- Pursuing a mortgage modification
- Negotiating an agreement with your lender
- Selling your home at market value (deed in lieu of foreclosure)
- Negotiating a short sale
- Refinancing your home
- Filing for bankruptcy protection
It is not necessary to file for Bankruptcy.
If you had a slip and fall accident on someone else’s property, they may be held responsible for the injury if negligence was involved. For example, if the owner of that property knew of a missing railing in a stairwell but failed to have it replaced in a timely fashion, or post a warning sign, and you fell while walking down that staircase, the property owner may be held accountable.
Liability may be defined as legal responsibility, costs or damages. If someone else caused your injuries, intentionally or unintentionally, they may be held liable for your medical care, lost earnings, or other damages associated with your injuries. The at-fault party may be held responsible to financially compensate you for these losses.
Personal injury may be defined as physical or psychological injury caused by another. An individual or company may act negligently or intentionally or may be held strictly liable for causing injury to a person. Personal injury lawsuits are handled in civil court and enforced by financial compensation, rather than criminal court.
Negligence may be defined by a failure to exercise the care toward others which a reasonable or prudent person would do in the circumstances, or taking action which such a reasonable person would not. Negligence is accidental, but can also result from crime constituting negligence, such as reckless driving. It can result in all sorts of accidents causing physical or property damage, and can also include business errors or miscalculations.
Stop a mortgage foreclosure: If you file a Chapter 13 bankruptcy, the lender will be forced to stop foreclosure and accept a plan where you make up the missed payments over time, while keeping current on your regular monthly payments. You will have to be able to demonstrate that you will have enough income int eh future to support the repayment plan.
Let you keep nonexempt property. You don’t have to give up any property, because you use your income to fund your repayment plan.
Sometimes you can use Chapter 13 to reduce a debt to the replacement value of the property securing it, then pay off the debt through your repayment plan, for example when your car is only worth $10,000.00 but you owe $15,000.00. This is called a cram down. Another powerful tool is to strip off a second mortgage. For instance, if you owe $250,000 on your home and the home is only worth $150,000 and you have a second mortgage, you can propose a plan that removes the second mortgage if it is wholey unsecured, or in other words, if the second mortgage is “underwater”.
Secured debts are tied to an asset that is considered collateral for the debt. Lenders place a lien on the asset, giving them the right to take the asset if you fall behind on your payments. If the lender has to take your asset because you’ve become delinquent, the asset will be sold. If hte selling price for the asset doesn’t completely cover the debt, the lender can pursue you for the difference. (The difference is then considered unsecured debt, since there is no more collateral left to collect.)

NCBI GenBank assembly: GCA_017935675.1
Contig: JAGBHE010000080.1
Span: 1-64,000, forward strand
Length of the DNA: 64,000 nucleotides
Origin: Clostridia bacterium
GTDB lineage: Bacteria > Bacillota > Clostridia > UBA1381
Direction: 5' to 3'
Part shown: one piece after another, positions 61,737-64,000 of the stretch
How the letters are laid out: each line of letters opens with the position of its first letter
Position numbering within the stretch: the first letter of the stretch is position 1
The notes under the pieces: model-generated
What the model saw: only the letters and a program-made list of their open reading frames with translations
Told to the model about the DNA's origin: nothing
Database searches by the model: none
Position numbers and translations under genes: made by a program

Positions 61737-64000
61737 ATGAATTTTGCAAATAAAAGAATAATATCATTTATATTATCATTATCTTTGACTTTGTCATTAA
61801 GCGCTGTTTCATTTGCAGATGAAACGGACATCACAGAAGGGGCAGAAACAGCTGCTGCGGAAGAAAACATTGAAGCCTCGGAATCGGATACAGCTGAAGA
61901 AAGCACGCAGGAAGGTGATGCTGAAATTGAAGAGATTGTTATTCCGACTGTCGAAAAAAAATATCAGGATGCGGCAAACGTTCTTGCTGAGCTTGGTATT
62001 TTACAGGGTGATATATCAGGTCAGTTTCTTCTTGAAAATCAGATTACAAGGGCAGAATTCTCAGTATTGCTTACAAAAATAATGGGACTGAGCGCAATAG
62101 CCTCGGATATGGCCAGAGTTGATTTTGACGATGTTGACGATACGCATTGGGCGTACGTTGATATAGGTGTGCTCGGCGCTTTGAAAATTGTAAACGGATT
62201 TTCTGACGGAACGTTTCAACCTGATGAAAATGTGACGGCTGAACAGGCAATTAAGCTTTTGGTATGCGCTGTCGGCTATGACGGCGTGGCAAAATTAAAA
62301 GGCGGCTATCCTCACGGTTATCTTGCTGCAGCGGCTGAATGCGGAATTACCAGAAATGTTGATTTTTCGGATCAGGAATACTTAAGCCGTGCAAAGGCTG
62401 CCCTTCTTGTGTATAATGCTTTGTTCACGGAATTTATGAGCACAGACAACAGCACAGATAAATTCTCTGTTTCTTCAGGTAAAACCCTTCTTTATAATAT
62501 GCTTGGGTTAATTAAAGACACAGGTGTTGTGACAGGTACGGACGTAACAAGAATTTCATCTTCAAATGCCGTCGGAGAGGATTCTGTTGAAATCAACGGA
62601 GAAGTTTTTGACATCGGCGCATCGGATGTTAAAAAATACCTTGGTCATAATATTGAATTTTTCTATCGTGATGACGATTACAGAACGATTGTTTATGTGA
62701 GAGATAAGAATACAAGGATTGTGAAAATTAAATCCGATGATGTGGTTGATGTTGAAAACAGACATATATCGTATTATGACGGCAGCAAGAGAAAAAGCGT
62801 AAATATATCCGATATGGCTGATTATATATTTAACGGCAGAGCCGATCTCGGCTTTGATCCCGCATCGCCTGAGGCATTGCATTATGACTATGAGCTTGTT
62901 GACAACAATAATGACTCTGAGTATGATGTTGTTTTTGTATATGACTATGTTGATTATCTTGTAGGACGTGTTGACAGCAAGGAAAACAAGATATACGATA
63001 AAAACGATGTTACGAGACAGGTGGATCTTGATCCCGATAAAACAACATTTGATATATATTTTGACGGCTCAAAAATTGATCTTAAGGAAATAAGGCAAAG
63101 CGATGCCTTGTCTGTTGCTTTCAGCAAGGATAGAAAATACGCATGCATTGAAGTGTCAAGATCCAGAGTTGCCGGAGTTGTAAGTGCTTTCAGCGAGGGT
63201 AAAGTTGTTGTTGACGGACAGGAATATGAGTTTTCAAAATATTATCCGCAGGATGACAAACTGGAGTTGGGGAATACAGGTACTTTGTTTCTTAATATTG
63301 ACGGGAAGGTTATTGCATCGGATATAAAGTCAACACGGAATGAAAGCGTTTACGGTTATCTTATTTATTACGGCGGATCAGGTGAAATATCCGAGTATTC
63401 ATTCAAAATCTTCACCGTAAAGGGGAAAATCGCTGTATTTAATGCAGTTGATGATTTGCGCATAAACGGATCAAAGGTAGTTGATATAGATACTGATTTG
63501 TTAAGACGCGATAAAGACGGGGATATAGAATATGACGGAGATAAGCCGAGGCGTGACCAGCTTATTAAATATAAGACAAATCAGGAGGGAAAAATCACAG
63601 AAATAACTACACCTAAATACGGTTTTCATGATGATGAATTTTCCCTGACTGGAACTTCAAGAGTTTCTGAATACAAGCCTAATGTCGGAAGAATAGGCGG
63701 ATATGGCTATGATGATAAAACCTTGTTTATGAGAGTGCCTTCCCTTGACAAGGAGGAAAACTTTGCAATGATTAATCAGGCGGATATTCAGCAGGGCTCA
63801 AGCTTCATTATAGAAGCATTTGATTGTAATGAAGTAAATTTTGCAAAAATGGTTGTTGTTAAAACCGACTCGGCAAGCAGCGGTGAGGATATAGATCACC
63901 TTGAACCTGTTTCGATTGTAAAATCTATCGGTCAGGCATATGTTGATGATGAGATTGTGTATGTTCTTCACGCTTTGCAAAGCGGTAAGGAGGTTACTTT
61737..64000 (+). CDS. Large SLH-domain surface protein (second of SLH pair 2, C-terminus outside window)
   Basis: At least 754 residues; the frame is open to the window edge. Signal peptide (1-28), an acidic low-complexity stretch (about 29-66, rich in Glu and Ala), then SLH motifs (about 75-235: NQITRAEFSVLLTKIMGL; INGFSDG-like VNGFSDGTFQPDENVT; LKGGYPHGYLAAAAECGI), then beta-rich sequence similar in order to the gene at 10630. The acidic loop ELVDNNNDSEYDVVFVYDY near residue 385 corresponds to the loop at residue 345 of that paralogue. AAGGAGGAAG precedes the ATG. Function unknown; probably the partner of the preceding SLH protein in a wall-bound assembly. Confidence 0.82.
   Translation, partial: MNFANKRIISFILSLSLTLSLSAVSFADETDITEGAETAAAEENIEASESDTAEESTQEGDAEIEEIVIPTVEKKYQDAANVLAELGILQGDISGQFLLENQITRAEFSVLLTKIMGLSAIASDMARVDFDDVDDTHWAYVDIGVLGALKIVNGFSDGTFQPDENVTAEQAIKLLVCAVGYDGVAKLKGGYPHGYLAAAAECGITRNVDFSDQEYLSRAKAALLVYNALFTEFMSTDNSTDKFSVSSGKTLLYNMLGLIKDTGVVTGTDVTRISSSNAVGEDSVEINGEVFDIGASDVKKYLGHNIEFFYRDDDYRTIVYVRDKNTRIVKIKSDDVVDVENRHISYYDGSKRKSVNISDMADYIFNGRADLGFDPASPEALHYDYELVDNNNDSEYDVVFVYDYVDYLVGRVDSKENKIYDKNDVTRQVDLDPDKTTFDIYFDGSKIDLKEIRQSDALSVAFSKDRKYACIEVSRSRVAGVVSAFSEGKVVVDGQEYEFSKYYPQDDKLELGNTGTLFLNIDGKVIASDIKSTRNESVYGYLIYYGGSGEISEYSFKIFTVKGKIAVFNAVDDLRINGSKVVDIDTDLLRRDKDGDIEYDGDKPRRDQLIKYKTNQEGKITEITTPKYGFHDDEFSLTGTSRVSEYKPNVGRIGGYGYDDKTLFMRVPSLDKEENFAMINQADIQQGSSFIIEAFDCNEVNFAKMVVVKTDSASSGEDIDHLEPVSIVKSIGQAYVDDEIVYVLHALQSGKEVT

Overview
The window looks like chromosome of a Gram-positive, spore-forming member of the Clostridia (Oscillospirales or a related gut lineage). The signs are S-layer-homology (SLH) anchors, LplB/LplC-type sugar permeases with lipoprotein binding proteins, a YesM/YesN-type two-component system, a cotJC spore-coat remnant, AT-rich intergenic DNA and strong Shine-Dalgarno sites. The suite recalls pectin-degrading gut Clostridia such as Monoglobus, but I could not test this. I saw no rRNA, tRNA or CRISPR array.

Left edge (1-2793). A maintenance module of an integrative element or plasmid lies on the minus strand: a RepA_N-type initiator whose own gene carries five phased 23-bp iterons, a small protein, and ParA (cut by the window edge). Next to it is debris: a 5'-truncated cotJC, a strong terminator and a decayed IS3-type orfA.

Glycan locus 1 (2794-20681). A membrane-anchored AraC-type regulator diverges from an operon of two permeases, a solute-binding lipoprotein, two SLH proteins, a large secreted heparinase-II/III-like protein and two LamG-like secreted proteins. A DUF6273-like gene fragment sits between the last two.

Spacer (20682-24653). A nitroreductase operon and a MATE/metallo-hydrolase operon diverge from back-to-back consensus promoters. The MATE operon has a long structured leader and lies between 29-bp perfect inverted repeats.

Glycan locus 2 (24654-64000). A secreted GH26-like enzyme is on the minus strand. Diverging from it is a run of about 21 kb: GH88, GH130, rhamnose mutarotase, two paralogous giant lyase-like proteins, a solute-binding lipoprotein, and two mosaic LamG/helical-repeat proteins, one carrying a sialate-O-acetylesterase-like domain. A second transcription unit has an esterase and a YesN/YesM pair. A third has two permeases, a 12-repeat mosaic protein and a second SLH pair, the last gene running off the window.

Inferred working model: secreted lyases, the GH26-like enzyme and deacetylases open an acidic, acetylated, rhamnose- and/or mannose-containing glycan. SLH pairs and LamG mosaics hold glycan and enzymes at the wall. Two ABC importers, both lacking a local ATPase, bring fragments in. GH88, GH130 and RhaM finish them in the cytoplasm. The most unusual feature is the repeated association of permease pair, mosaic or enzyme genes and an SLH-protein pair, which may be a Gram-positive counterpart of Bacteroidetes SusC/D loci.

A mortgage and and auto loan are both examples of secured debt. If you become delinquent on these loan payments, the lender can foreclose or repossess the property.
Unsecured debts are debts that the lender has no right to collateral for that debt. If you fall behind on your payments, they don’t have the right to take any of your assets.
A lender may take other actions to get you to pay, such as a debt collector to coax you into paying the debt, or the lender may sue you and ask the court to garnish your wages, take an asset, or put a lien on your other assets until you’ve paid off the debt. They will also report the delinquent status to the credit bureaus, and it will be reflected on your credit report.
In a Chapter 13 bankruptcy you can use your income to pay some or all of what you owe to creditors over time, usually three to five years, depending on the size of your income and debts. In return for the Chapter 13 bankruptcy repayment plan, you may keep your property. The repayment plan describes in detail how and how much you will pay for each of your debts. The court must approve your repayment plan and determine that you have enough income to meet your payment obligations under the plan.
You have a legal right to file for Chapter 7 bankruptcy relief if you reside in, do business in, or have property in the United States. Unless you have intentionally dismissed a prior bankruptcy case within the last 180 days, you can qualify under the means test. The means test assesses your current monthly income, multiplied by twelve. If that doesn’t exceed the median annual income, based on your family size, you qualify. You also must show that you cannot pay a minimum of $110 per month for 60 months to your unsecured creditors from your disposable monthly income. Disposable monthly income is your current monthly income less current monthly expenses. If you can pay this minimum, your Chapter 7 case will be dismissed or converted to a Chapter 13 case, with your consent.
Chapter 7 bankruptcy is a proceeding under federal law in which you seek relief from creditors, turning over your nonexempt property to a trustee, who converts that property into cash to pay your creditors. In exchange, you receive a Chapter 7 discharge and the court orders a release from all of your dischargeable debts. This court order also prevents your creditors form attempting to collect the debt. Some types of debts, like child support, alimony, and tax debt not assessed for more than three years, are not dischargeable under Chapter 7 bankruptcy.